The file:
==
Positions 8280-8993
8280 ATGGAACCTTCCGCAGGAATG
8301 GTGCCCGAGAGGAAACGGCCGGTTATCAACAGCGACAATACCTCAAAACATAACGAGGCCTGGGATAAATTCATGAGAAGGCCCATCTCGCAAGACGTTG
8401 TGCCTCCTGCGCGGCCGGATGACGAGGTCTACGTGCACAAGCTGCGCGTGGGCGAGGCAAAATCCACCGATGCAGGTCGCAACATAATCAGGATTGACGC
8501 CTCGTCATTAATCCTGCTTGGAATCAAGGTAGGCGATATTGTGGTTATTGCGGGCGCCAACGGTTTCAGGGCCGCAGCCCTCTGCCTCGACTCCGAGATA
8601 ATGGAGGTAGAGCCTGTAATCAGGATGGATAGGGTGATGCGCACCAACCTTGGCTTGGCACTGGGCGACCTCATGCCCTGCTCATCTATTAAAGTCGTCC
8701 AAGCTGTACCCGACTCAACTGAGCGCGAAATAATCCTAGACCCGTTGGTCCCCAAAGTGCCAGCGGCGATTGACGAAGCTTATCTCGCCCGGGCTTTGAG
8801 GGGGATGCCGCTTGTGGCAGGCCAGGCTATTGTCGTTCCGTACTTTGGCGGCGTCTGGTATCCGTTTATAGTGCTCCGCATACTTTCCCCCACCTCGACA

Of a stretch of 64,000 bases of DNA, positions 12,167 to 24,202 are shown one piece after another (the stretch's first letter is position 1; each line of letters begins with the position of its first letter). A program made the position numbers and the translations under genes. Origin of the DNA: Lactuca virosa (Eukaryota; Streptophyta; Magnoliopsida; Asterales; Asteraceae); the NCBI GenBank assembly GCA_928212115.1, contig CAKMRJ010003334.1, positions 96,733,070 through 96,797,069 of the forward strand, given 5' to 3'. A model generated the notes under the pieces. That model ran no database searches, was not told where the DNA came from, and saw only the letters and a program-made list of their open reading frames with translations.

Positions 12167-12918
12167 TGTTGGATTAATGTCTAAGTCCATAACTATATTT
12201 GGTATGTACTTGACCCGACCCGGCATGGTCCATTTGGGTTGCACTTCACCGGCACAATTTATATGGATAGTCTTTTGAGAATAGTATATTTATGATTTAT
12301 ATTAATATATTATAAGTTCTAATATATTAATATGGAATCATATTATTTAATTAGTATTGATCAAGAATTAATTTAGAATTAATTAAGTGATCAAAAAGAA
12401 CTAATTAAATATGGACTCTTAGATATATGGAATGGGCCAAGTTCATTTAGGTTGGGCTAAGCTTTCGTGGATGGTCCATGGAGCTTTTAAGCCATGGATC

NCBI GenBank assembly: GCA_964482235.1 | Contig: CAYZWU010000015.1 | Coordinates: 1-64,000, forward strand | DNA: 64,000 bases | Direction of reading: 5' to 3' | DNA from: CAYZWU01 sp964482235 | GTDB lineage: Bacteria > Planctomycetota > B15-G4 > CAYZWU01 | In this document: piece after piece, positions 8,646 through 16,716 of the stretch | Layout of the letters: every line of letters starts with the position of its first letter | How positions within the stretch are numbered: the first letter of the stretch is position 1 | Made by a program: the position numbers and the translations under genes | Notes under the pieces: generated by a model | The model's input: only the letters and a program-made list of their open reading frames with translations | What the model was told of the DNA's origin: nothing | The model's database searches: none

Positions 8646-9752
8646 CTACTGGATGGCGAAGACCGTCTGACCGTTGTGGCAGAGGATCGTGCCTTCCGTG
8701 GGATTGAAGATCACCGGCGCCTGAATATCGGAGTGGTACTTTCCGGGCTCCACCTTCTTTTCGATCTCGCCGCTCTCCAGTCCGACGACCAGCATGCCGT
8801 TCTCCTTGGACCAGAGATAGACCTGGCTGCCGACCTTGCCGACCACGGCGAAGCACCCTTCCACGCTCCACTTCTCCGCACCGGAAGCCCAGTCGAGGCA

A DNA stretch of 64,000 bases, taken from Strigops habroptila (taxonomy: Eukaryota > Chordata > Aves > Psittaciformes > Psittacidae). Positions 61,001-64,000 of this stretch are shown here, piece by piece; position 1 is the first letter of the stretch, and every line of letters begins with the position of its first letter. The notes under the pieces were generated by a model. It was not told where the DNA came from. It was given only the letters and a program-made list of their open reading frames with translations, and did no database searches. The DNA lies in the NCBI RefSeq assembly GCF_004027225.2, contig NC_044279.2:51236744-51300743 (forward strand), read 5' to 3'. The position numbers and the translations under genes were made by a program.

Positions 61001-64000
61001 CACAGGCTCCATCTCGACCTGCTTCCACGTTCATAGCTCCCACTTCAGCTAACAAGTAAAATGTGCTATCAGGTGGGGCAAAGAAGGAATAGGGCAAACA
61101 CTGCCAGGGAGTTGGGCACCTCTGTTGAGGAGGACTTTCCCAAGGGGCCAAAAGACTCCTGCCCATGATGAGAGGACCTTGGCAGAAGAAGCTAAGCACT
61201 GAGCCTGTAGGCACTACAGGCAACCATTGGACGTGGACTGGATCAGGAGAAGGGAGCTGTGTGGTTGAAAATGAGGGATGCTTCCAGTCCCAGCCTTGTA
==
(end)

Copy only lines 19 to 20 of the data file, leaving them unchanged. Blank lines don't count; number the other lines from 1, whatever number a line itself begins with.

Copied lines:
8801 TCTCCTTGGACCAGAGATAGACCTGGCTGCCGACCTTGCCGACCACGGCGAAGCACCCTTCCACGCTCCACTTCTCCGCACCGGAAGCCCAGTCGAGGCA

A DNA stretch of 64,000 bases, taken from Strigops habroptila (taxonomy: Eukaryota > Chordata > Aves > Psittaciformes > Psittacidae). Positions 61,001-64,000 of this stretch are shown here, piece by piece; position 1 is the first letter of the stretch, and every line of letters begins with the position of its first letter. The notes under the pieces were generated by a model. It was not told where the DNA came from. It was given only the letters and a program-made list of their open reading frames with translations, and did no database searches. The DNA lies in the NCBI RefSeq assembly GCF_004027225.2, contig NC_044279.2:51236744-51300743 (forward strand), read 5' to 3'. The position numbers and the translations under genes were made by a program.